Welcome to the very first Wednesday of the Pop Culture Junkie's Guide To Life!
It also happens to be the day of the week that we celebrate media from “Across The Pond And Beyond”.
Basically what that means is that I'll be looking at various sources of media that is not native to North America. This means looking at television shows, movies, anime series, and lots of other goodies from the UK, Australia, Japan, and other countries all over the world.
If I can learn anything about myself as I play the role of Globe Trekker, all the better for the blog, right?
So, let's kick into this Wednesday entry by looking at one of my favourite shows from the Land Down Under.
I was first introduced to the show “Home and Away” quite a few years ago. I used to watch a Canadian channel called YTV when I was a kid, mainly because it was one of the few places that aired old episodes of “You Can't Do That On Television”. But about twenty years ago, the channel aired Home and Away from the very beginning of the series. The show premiered in Australia in January 1988, and the first time I remember watching it was around 1990, so we were about two years behind.
During the original airings on YTV, I only remember watching a few episodes every now and then...but the episodes I did see, I ended up liking. I guess the best way to describe the show would be part soap opera, part family sitcom. Kind of a weird combo, but it made sense if you saw the show.
The premise? Tom and Pippa Fletcher got married years ago, and wanted children, but were told that they couldn't have any of their own naturally, so they decided to become foster parents to fill the void. All went well, until Tom lost his job, and the family was forced to move out of the city to make ends meet. Tom and Pippa packed up their belongings and moved to a small little community called Summer Bay along with their five foster children. Carly, Frank, Lynn, Sally, and Steven.
When they got to Summer Bay, they moved into the house that was close to a caravan park, which used to be a place for backpackers and vacationers to stay while surfing on the beaches of the town. It is here that the family starts to carve out a place in Summer Bay, and where the kids find themselves in all sorts of adventures.
One of the first storylines in the show was when Tom and Pippa ended up taking on a sixth foster child.
That sixth foster child is the subject of this blog entry, and as you'll soon see, there's some traits we both share that help explain why I am who I am...and there's also some traits she has that I would LOVE to have myself!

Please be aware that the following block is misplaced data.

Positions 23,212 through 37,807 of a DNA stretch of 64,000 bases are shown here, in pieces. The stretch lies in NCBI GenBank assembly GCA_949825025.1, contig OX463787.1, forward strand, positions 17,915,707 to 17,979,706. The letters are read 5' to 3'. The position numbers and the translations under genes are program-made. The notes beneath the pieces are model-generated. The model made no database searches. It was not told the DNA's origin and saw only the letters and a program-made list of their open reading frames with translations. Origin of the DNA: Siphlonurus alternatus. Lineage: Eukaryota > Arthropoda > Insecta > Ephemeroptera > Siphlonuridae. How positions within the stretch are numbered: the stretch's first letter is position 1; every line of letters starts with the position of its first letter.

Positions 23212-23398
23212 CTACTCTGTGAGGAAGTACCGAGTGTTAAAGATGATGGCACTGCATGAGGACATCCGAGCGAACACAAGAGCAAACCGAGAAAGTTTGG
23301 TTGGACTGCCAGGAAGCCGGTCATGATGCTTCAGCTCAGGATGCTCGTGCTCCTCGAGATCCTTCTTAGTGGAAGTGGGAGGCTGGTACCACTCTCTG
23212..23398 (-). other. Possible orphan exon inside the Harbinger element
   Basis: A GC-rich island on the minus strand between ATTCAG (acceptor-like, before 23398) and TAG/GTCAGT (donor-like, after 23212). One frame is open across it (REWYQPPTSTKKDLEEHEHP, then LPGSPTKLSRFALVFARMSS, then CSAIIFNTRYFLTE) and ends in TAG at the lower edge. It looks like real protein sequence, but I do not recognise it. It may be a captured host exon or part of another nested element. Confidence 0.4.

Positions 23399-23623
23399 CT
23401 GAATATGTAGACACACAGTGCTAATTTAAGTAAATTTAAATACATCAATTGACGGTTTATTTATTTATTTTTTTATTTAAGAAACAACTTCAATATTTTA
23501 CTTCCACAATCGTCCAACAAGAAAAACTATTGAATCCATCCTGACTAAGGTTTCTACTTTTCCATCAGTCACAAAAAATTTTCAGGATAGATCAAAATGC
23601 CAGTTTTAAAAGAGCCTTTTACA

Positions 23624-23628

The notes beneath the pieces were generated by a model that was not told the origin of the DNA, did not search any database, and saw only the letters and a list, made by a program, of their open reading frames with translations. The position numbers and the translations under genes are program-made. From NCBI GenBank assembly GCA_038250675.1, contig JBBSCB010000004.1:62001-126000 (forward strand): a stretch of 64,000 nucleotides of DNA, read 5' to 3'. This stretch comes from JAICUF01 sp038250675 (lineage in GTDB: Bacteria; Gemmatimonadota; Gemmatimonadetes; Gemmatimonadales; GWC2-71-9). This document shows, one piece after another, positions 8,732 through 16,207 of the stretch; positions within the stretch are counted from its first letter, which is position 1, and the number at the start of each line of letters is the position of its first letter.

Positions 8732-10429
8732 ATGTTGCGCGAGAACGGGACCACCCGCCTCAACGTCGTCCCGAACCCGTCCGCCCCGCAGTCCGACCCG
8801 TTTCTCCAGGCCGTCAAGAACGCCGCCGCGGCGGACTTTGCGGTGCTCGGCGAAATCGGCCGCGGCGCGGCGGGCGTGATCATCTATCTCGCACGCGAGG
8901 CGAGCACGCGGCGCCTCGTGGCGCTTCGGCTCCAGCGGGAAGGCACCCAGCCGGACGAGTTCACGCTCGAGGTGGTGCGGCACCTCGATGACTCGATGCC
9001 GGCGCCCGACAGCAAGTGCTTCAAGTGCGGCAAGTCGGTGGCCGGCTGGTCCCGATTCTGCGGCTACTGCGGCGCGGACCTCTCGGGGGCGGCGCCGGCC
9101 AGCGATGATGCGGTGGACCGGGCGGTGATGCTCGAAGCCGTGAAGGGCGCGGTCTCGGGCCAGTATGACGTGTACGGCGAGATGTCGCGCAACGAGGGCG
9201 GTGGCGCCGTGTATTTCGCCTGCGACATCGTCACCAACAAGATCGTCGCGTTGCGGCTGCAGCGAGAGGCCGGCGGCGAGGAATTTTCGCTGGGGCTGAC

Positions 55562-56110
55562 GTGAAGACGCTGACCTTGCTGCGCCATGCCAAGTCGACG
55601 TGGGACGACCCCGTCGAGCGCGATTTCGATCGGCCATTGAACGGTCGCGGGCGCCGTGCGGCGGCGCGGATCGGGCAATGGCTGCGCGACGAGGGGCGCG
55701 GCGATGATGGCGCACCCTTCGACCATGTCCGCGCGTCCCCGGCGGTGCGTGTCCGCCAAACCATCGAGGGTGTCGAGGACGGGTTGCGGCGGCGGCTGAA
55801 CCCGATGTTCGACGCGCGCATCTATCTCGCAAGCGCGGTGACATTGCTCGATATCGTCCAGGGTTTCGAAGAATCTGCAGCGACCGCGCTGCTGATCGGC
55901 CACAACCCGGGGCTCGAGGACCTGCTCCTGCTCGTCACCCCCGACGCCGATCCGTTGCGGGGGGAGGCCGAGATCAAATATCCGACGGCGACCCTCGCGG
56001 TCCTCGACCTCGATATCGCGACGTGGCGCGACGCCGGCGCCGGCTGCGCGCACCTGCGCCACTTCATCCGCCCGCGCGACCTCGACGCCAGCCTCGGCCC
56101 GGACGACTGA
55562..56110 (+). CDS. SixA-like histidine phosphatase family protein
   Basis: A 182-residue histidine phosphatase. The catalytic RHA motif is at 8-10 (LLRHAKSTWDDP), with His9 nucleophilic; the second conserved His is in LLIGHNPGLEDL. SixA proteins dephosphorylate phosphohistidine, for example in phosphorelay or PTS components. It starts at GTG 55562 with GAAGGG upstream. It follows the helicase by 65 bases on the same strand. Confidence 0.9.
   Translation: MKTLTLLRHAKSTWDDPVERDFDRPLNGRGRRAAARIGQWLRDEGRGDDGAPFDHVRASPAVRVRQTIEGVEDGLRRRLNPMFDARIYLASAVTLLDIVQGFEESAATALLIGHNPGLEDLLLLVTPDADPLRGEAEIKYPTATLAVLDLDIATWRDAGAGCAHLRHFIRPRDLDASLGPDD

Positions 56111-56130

Enter Bobby Simpson. A sixteen-year old who has been in and out of mischief her entire life. She was born to two people out of wedlock, was given up for adoption as a baby, and her adopted father basically abandoned her and ended up in jail. Her adopted mother passed away, and as a result, she had developed into a wild child, terrorizing people on the streets and rebelling against any sort of authority figure.
This is where we are completely different as far as how we grew up. Sure, my family life was a bit tumultuous at times, but my family never abandoned me or intentionally set out to hurt me. I also never really had a rebellious phase, although at times I did talk back to my parents. What person hasn't at some point?
Though, I can see how Bobby might have felt like she had nobody to confide in. I sort of felt the same way. When I was dealing with personal problems at school, I initially kept things bottled up inside and tried to handle things myself. There were a couple of reasons why I did this. One being that I didn't think that my problems were something that people cared about. I didn't think my parents could help me understand why some kids were being so mean to me. The second reason being that when I did tell people about what I was going through, their well-intentioned solutions ended up making things somewhat worse. So, like Bobby, I didn't really confide in anyone about the hurt I might have been feeling, simply because I didn't know who I could trust in.
I feel that Bobby ended up feeling the same way. She had been hurt and abandoned by so many people in her life that trusting people was out of the question.
And, this leads us to another similarity between the both of us. We both eventually found someone who we could trust in, and who would have our backs no matter what.
In Bobby Simpson's case, it was the owner of the town's general store, Ailsa Hogan, who stood by Bobby when nobody else would. In fact, in this clip below, you'll get introduced to Bobby and the Fletcher family, as well as Ailsa's opinion of Bobby.
As you can see, Ailsa has a thing for underdogs, and stood by Bobby when nobody else would. This was definitely made clear when one of the caravans in the caravan park was set on fire, and the fingers of blame were cast towards young Bobby. It's towards the beginning of this next clip that you see a very powerful scene between Bobby and Ailsa.
Wasn't that lovely how Ailsa stood by Bobby when everyone else seemed to be against her? I was kind of lucky enough to have someone who was like Ailsa. Back in sixth grade, I was having a really rough go of things. It seemed as though my classmates and I didn't see eye to eye on a lot of things, and I was very upset about things, and I didn't know how to vent my frustration or anger. Enter Mrs. Woodfine, my sixth grade teacher. Lovely woman she was. She took me aside one day, and handed me a notebook out of the desk, and told me that whenever I was feeling down and whenever I was upset, I should write it down in the book, and if I wished, I could hand it in to the teacher so she could give me some advice on how to handle things. Of course, I wasn't obligated to do so...it was just left open as a suggestion. At first, I didn't think the book would have much impact on my life whatsoever, and when everyone in the class discovered the book, they immediately had more ammunition to make fun of me. But, in all honesty, the book WAS helpful. It helped me express my thoughts in a private manner without resorting to alienating myself from people...and in all honesty, I think that book helped contribute to the reason why I like to write about my problems rather than talk about them openly. It helps me understand myself better. So, in a way, Mrs. Woodfine helped me understand myself better. Just like Ailsa helped Bobby understand herself a little better.